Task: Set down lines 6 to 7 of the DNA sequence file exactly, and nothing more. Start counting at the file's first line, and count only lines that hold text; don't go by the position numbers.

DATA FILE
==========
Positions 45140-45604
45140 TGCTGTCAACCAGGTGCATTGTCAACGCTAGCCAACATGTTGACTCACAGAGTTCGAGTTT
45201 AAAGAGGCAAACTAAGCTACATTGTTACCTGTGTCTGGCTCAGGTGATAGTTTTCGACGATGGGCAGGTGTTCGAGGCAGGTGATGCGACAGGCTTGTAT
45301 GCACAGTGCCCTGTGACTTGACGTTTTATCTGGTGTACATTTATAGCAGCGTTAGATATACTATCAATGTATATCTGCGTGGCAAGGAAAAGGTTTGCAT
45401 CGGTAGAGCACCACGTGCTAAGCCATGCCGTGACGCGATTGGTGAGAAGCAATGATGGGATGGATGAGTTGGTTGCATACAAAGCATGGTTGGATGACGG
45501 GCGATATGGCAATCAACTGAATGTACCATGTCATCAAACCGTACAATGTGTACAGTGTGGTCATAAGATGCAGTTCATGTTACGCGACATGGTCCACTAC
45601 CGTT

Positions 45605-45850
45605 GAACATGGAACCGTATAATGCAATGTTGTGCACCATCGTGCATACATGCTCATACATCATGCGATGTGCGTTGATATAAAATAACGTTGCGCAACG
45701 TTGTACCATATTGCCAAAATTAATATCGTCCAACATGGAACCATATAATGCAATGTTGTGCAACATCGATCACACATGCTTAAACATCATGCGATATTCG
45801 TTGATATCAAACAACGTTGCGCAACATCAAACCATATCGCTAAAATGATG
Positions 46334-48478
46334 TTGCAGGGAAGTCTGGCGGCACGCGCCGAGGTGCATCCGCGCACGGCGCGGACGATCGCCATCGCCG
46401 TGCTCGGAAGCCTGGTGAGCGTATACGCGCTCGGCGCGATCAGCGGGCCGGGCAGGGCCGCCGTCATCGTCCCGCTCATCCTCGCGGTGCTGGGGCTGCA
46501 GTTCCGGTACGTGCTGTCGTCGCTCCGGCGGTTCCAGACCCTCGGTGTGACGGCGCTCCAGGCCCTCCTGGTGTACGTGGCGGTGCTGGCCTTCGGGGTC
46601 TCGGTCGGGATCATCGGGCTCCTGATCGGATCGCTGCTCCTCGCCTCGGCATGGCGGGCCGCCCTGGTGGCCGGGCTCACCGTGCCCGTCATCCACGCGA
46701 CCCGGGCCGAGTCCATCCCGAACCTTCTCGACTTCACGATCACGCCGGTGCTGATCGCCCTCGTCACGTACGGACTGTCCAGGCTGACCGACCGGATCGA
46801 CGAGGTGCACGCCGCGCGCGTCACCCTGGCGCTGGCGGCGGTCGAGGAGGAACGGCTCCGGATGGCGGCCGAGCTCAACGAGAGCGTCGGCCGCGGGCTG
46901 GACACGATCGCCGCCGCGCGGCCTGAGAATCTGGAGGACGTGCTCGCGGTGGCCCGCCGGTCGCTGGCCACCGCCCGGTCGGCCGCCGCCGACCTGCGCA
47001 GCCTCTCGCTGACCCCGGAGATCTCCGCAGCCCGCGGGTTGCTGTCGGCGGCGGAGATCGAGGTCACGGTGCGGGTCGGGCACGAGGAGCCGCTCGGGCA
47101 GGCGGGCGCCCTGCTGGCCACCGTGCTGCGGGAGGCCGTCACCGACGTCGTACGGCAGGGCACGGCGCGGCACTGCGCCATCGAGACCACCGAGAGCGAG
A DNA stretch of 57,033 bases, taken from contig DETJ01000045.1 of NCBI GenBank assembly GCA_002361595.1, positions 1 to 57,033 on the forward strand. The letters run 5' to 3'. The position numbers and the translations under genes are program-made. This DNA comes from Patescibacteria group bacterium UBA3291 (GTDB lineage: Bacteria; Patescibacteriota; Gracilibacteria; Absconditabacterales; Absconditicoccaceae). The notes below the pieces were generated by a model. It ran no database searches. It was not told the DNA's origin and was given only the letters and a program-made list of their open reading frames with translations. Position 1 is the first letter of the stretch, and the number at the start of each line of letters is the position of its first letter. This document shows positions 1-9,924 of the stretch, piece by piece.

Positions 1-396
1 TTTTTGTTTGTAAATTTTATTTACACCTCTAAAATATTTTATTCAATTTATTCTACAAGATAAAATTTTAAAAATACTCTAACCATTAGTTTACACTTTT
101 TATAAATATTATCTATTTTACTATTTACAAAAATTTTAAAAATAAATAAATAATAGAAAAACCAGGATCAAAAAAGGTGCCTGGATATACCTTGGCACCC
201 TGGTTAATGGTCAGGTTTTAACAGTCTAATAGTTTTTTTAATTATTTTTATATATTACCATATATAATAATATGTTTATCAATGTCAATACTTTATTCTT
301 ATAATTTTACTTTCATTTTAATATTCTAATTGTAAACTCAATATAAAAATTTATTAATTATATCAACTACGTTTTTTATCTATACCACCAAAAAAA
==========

45501 GCGATATGGCAATCAACTGAATGTACCATGTCATCAAACCGTACAATGTGTACAGTGTGGTCATAAGATGCAGTTCATGTTACGCGACATGGTCCACTAC
45601 CGTT